3. Sometimes You Don’t Want to Get Out of Bed, But Your Plants Don’t Care
Earlier this week, I woke up and I really didn’t want to get out of bed, but then I thought about my plants, and at the very least I had to get out of bed in order to water them. I slumped downstairs and walked to the window just as the sun was peeking behind the clouds. This is cliche, but a ray of light hit my face and I felt brand new. My plants forced me to get out of bed, and into the sunlight. Being near and around green spaces and plants (especially in the morning, which is when many plants need attention) can provide greater exposure to sunlight, which can stimulate alertness and improve sleep.
4. Plants Provide Positive Emotional Structure
I have anxiety, and part of that anxiety stems from feeling as though I am out of control. Taking care of my plants is something that I can control in a positive way that provides structure in my daily routine. I know that I have to water my plants twice a day, and that keeps me focused and calm. To be clear, I have mild anxiety and I do not take medication so I can only speak to my experience. However, no matter what your mental health diagnosis, I would consider adding plants to your mental health care routine. They are low-risk, unlike adopting a pet.
Additionally, vegetation and green space can improve social interaction. I go to my local Lowes or Home Depot to get my supplies, and I always manage to strike up a conversation with someone who works there about the best ways to achieve my #plantgoals. I used to keep my plants outside, and I would inevitably run into a neighbor or someone walking a dog, and wave hello. Going to green spaces like parks, gardens, and arboretums encourages community engagement and social interaction.
5. Plants Make You Superhuman, Or Just Extra Healthy
Vegetation and green space does wonders for your physical health. It improves your respiratory health by filtering air pollutants, improves your immune system, increases cognitive function, reduces risky pregnancy outcomes, and the list goes on and on.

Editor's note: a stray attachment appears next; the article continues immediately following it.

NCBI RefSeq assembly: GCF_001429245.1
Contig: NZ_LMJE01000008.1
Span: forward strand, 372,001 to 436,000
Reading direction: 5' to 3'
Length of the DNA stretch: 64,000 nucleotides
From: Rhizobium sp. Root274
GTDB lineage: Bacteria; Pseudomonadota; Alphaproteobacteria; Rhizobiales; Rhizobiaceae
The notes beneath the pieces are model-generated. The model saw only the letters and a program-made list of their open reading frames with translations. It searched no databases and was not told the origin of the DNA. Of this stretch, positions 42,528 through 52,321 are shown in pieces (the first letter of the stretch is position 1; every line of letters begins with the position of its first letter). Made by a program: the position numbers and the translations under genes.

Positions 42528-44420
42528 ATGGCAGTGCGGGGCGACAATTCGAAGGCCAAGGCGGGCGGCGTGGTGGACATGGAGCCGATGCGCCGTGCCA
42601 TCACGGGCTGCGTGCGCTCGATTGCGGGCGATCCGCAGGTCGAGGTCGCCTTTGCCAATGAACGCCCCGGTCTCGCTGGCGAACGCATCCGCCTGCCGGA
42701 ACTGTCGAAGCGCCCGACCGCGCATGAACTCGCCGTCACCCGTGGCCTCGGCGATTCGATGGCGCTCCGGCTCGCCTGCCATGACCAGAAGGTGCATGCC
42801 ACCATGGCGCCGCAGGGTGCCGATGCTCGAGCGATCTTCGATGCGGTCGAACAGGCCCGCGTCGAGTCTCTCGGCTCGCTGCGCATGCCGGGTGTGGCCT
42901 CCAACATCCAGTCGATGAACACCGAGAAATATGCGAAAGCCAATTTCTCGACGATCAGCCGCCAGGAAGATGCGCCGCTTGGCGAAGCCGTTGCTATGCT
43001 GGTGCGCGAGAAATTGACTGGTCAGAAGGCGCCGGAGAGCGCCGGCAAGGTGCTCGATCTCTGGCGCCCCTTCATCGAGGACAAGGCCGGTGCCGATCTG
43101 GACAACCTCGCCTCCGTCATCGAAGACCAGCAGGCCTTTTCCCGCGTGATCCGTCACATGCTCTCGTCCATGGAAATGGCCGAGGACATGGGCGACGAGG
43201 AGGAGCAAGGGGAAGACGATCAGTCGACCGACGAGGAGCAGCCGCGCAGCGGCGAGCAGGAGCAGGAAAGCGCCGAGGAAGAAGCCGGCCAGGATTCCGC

Ideally I would love for everyone to have equitable access to green spaces and gardens to improve mental and physical health, but many low-income and predominantly Black and hispanic communities don’t have that privilege. We can however, fill our homes with as much life as we can.
Plants are wholesome self-care conduits that cultivate an unbelievable amount of sanity in my life. They have allowed me to reclaim a tiny fraction of my health outcomes even when I am being silenced by physicians, psychiatrists and the like. I recommend that every marginalized person who feels disempowered, disembodied, or disenfranchised just buy one plant to try it out. Who knows what it could do for you. Despite the country’s insistence upon our suffering, plants just might make you feel more positively present and alive.
**For the full scope of the power of green space and plant life check out the World Health Organization’s comprehensive report. I hope this will prompt you to advocate for green space and vegetation in your community.
**For another lovely and empowering self-care plant article click here.